By Otto Brask

My Aunt Marie Cockrell lived in a little house across the road from the Chewack River Ranch, a few miles north of Winthrop. She had this place for free while working as a housekeeper and companion to Mrs. Wagner, whom she had known in Okanogan.

There, in the summer of 1954, I met, for the first time, my Aunt Marie, my mother’s oldest sister, whom I only knew through letters. She left Denmark in 1906 at the age of 17, to keep house for two older brothers living in Portland, Oregon, but she spent most of her lifetime in Okanogan County.

My friend Tom and I had driven across the country from Chicago to visit my aunt and to experience the mountains of the Northwest, so different from flat Illinois cornfields. Most nights on the way we slept on the ground in the open without a tent. We cooked our simple meals in an old coffee can over an open fire.

Aunt Marie welcomed us with open arms and a big smile and fed these two “starving young travelers” with a scrumptious meal – one of many we enjoyed while staying at her place for a week.

Hospitable Mr. Wagner, owner of the Chewack River Ranch and Wagner’s Sawmill in Twisp, had contracts for logging timber in the national forests all around this area. He gave us a tour of the ranch and showed off his prize cattle with pride.

One day Mrs. Wagner took us greenhorns in her Jeep up into the woods along Eightmile Creek to show us the logging operation; not just to be nice to us, but to teach us about the hard work of the men logging the timber. We witnessed the men fall big Douglas fir trees and buck the fallen trunks. Big machines then picked up those logs as if they were little sticks and loaded them unto trucks navigating on narrow forest roads. What happened before our very eyes seemed otherworldly for us two city slickers watching this procedure from the adjacent hillside.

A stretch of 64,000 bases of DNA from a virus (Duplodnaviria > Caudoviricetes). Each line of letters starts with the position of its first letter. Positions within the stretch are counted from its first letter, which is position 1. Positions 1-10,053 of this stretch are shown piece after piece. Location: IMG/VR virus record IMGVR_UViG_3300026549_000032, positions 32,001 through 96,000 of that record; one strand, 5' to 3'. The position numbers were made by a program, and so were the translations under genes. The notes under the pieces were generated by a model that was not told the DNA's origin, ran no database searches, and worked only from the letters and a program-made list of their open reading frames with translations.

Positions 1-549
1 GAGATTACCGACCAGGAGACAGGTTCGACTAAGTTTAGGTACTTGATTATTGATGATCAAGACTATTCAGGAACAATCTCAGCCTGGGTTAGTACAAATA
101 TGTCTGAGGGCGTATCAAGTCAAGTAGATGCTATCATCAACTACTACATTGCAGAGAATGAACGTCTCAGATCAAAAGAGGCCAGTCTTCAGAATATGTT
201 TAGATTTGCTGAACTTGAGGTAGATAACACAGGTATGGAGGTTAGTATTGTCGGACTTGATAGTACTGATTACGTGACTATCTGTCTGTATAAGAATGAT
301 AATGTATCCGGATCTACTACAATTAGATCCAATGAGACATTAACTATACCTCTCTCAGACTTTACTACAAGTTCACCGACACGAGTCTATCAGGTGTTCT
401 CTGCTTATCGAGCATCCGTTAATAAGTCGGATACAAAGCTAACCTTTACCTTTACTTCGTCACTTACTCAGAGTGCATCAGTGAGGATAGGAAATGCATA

With each huge truckload of logs coming down the road past her house on way to the mill, my Aunt Marie would say, in jest: “Here goes another $1,000 for Otto Wagner!”

We also were invited to go through the expanding site of Wagner’s sawmill in Twisp. The superintendent explained the entire sawing process while we stood by in awe on the “gallery:” Logs from the millpond being hauled into the mill, then sawed into lumber and boards of many dimensions while moving along at breakneck speeds – a most fascinating operation. Thanks to Mrs. Wagner, we two young bucks were treated like important visitors.

In 1957 my Aunt Marie moved to Brewster, where, years later, my wife and I often visited her at her cozy home by the Columbia River. She and her friends from Winthrop taught us much about the character of the hard working folks in Eastern Washington. She died in 1969.

I have fond memories about my visit to Winthrop 60 years ago.

Otto Brask lives in Kirkland.